Correcting social, economic and health-care inequalities may have the most significant impact in reducing survival differences in colorectal cancer between African-Americans and Caucasians, according to a new study.
Published in the June 1, 2007 issue of CANCER, a peer-reviewed journal of the American Cancer Society, a meta-analysis of data from published studies demonstrated that when socioeconomic factors and treatment utilization were controlled for or equalized, racial disparities were reduced substantially.
Lower socioeconomic status (SES) is well known to be associated with poorer health outcomes, including higher death rates. It is linked to impediments to healthcare access and receiving suboptimal care; higher risk of exposure to occupational and environmental hazards; and riskier behavior and less healthy lifestyles.
Survival differences in CRC between African Americans and whites have been well documented in the epidemiology literature. At the beginning of the 21st century, African Americans were dying from CRC at significant higher rates than white Americans. At five years after diagnosis, almost half of African Americans would be dead from CRC compared to just one third (35 percent) of white Americans. Research indicates that factors such as lower utilization of screening tests, lower rates of surgery and adjuvant chemotherapy, more aggressive tumors, and poor post-treatment surveillance contribute to lower survival rates. However, the fundamental causes of these associations, including the importance of biologic versus socioeconomic factors, remain poorly characterized.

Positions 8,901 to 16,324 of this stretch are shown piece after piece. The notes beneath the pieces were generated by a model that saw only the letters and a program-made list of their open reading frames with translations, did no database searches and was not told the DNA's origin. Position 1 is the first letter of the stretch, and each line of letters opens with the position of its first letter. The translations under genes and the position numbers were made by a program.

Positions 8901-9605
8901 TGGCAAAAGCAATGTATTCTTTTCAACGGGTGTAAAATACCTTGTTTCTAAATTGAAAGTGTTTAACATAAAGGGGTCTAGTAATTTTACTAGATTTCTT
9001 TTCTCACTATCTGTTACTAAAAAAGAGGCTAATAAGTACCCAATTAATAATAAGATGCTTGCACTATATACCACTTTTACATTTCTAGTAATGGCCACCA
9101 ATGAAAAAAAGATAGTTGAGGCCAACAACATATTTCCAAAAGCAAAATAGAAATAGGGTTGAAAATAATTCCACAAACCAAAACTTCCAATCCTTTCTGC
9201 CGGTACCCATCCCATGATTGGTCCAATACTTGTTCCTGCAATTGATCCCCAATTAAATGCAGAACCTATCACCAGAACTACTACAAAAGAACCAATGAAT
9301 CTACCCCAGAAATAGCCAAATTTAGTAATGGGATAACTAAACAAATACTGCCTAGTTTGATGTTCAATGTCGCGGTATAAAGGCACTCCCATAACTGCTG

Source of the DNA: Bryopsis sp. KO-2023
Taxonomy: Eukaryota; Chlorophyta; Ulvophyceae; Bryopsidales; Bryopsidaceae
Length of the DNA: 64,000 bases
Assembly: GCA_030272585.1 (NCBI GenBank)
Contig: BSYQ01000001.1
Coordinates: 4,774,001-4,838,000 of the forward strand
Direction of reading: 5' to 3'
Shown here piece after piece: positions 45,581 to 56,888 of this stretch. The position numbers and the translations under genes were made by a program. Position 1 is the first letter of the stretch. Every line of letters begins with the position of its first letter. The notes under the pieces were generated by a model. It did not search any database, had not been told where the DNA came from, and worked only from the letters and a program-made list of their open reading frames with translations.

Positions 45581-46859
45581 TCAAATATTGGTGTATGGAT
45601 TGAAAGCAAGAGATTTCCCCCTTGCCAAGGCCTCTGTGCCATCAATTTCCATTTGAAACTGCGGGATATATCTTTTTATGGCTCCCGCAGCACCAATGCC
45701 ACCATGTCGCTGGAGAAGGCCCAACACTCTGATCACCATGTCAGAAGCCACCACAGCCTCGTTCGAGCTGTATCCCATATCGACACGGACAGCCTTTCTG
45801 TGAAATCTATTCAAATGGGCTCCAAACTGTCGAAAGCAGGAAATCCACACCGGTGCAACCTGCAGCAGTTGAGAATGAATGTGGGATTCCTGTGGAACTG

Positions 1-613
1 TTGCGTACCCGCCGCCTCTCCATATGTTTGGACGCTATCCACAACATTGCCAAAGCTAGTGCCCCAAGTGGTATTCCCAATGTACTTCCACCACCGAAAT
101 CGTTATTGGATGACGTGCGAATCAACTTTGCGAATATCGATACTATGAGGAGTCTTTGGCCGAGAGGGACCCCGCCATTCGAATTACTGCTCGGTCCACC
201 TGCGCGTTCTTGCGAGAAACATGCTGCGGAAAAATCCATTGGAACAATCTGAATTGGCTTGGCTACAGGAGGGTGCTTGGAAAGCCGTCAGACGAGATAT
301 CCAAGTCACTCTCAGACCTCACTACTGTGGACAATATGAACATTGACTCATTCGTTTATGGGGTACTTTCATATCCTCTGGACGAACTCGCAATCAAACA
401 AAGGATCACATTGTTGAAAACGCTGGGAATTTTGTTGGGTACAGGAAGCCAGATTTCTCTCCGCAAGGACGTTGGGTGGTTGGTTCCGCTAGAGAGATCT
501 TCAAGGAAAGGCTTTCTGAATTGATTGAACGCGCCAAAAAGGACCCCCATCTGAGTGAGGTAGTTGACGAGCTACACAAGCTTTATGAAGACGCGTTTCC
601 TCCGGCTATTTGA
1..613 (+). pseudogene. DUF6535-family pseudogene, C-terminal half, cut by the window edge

For their new study, Dr. Xianglin Du, Tamra Meyer, and Dr. Luisa Franzini of the University Of Texas School Of Public Health at Houston reviewed the literature and aggregated the data from ten studies that investigated the association between CRC survival and race/ethnicity after controlling for SES and treatment. The meta-analysis approach aims to systematically review the existing literature, to allow a more objective appraisal of the evidence, to examine the heterogeneity between the studies, and if appropriate, to enhance the precision of the effect estimates.
The authors found that the overall risk of CRC-related death was only slightly elevated after adjusting for SES and treatment. African Americans had only marginally higher CRC mortality (hazard ratio: 1.13, 95 percent confidence interval: 1.01-1.28) and all-cause mortality (hazard ratio: 1.14, 95 percent confidence interval: 1.00-1.29).
“These findings,” conclude the authors, “demonstrated that there is no strong evidence of racial disparities in survival between African-Americans and Caucasians with colon cancer after accounting for racial differences in socioeconomic status.” Therefore, conclude the authors, “efforts to eliminate racial disparities in health care and to minimize disparities in socioeconomic status have the potential to reduce racial inequalities in colon cancer survival.”